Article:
The Every Student Succeeds Act, enacted by the federal government in late 2015, recently amended the McKinney-Vento Homeless Assistance Act to address the educational effects of homelessness.

The legislation alters the definition of homeless, commissions new methods of identifying homeless students, attempts to keep students in their original school district as long as possible, and creates many additional notice, privacy, and referral obligations for districts.

As before, McKinney-Vento services are provided through the state’s local education agencies (called LEAs in the law, but Texas calls them “districts” or “charters”) and coordinated by a locally appointed liaison.

Defining “Homeless”

The first step in assisting students is identifying those who lack a fixed, regular, and adequate nighttime residence. Homeless residences include “doubled-up” housing (sharing a residence due to economic hardship or changed circumstances), motels, trailer parks, transitional shelters, and substandard housing.

While what constitutes substandard housing can vary based on location throughout the nation and state, LEAs should consider whether the setting “lacks one of the fundamental utilities such as water, electricity, or heat; is infested with vermin or mold; lacks a basic functional part such as a working kitchen or a working toilet; or may present unreasonable dangers to adults, children, or persons with disabilities,” according to guidance from the U.S. Department of Education. Migratory children and unaccompanied youth qualify as homeless under these same standards. Beginning December 10, 2016, children who are awaiting foster care are no longer considered homeless unless they separately qualify as such under the above definition.

Unaccompanied Youths

Unaccompanied homeless youth play the role of both student and parent in the process of managing their education during their time of homelessness. Under the new McKinney-Vento requirements, the services, rights, and preferences granted to parents must also be given to unaccompanied youths.

Identifying Homeless Students

In order to identify homeless children, the local liaison is required to ensure that public notices are posted in locations likely frequented by the parents of homeless youth, including schools, shelters, public libraries, food pantries, and soup kitchens. The notices must inform them of their children’s rights in a manner understandable to the parents.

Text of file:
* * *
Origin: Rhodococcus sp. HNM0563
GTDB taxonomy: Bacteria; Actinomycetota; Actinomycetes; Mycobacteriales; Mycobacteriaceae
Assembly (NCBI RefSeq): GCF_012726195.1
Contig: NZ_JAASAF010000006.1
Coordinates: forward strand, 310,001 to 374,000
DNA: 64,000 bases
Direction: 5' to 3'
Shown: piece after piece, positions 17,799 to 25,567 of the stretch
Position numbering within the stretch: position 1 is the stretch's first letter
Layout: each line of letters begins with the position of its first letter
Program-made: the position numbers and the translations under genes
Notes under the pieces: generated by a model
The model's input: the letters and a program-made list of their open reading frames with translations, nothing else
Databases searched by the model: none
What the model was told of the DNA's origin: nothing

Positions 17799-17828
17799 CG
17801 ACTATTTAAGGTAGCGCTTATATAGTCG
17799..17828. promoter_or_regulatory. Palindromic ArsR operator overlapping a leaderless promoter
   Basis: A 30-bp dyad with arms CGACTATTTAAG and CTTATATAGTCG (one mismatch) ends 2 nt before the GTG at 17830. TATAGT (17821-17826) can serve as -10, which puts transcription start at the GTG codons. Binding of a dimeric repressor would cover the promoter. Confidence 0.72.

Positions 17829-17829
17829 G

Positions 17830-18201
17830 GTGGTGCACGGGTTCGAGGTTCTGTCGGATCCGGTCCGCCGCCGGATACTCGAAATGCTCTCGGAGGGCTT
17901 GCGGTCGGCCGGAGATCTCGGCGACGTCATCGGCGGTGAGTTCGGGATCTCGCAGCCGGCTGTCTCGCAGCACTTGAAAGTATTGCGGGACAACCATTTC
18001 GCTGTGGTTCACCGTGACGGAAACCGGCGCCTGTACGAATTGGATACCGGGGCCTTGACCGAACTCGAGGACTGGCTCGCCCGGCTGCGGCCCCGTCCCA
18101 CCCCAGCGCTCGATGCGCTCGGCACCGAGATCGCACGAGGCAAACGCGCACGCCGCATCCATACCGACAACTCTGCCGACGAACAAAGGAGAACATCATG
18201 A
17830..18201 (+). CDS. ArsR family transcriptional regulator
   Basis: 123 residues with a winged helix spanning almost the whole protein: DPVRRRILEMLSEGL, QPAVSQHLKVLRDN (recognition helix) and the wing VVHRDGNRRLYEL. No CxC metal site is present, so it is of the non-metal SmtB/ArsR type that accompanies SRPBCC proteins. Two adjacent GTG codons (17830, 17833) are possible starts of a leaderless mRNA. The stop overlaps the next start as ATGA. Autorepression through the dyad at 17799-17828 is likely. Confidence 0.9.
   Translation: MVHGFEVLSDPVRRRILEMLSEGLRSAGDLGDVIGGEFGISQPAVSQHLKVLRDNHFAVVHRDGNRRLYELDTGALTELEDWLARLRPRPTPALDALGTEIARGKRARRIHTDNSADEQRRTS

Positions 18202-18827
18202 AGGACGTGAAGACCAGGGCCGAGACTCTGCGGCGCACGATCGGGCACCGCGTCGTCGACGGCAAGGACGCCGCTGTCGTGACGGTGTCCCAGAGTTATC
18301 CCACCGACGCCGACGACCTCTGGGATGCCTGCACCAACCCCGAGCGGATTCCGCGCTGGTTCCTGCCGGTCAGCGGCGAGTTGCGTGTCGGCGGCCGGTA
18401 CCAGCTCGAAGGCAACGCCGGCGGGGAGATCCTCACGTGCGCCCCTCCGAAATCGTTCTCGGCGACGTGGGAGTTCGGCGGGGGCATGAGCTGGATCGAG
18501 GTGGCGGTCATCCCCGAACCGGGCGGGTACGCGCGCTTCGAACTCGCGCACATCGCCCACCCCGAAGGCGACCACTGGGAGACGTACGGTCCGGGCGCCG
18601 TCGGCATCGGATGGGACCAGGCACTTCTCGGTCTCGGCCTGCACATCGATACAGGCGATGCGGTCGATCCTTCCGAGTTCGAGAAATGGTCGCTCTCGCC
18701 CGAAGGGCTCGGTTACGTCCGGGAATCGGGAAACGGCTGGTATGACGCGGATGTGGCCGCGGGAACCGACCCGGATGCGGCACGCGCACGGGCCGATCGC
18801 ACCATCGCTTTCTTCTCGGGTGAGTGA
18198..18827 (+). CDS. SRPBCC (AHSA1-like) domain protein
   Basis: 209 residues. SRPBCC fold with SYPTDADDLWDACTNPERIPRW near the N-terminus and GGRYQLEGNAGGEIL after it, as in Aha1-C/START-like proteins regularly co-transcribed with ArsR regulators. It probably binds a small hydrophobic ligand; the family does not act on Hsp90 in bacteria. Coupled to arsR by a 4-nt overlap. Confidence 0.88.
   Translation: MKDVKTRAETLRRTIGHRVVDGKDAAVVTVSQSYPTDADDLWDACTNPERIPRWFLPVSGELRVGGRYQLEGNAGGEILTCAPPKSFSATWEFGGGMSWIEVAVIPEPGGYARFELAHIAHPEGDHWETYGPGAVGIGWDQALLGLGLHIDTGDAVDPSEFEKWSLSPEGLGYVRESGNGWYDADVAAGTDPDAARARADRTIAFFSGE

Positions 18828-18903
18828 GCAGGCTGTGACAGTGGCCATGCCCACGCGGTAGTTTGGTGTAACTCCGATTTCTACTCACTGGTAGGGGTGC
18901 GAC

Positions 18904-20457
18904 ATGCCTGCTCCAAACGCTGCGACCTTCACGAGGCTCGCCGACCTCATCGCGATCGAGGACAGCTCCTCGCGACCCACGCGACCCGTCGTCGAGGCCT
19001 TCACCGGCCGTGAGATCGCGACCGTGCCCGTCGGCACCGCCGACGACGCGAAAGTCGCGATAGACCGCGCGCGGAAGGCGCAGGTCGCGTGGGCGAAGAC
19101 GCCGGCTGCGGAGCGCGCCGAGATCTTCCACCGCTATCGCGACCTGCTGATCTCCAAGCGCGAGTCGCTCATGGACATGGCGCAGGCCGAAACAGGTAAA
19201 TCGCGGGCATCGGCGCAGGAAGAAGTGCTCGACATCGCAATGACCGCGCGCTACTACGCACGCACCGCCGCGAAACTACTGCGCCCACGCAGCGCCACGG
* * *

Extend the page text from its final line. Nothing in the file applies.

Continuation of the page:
Local education officials should also seek out homeless children who are preschool-age for enrollment in the school’s Head Start, Early Head Start, and IDEA Part C programs.

The liaison should communicate with area programs—whether public, private, faith-based, secular, full-time, or seasonal—that serve preschool-aged students and also instruct school personnel who enroll homeless children to inquire as to whether the family has preschool aged children who may qualify for services.

School of Origin

One of the major themes of the new guidance is that the school of origin—the last school the child attended when he or she was permanently housed or the school in which he or she was last enrolled—is presumed to be the best school for the student to attend. The only time that school would not be presumed to be in the child’s best interest is when the child’s guardian requests that it not be.

The school of origin includes both the feeder school and the receiving school of the student’s previous enrollment, for example, if Elementary X teaches kindergarten through fifth grade and feeds into Middle School Y, the school of origin of a homeless student who just completed fifth grade would be both Elementary X and Middle School Y. This definition prevents a student from arbitrarily lacking a school of origin because of the vertical division of the district and allows him or her to have such a school whether he or she is retained in fifth grade or promoted to sixth.

Barriers to Enrollment

Schools are expected to remove barriers to the enrollment and retention of homeless children. A lack of past academic records, an inability to pay required fees, or having missed the enrollment deadline are all insufficient reasons to deny enrollment, according to the federal law. If the student does not have a record of immunization, the school must immediately refer the student to the liaison, and the liaison must assist the student in obtaining such records.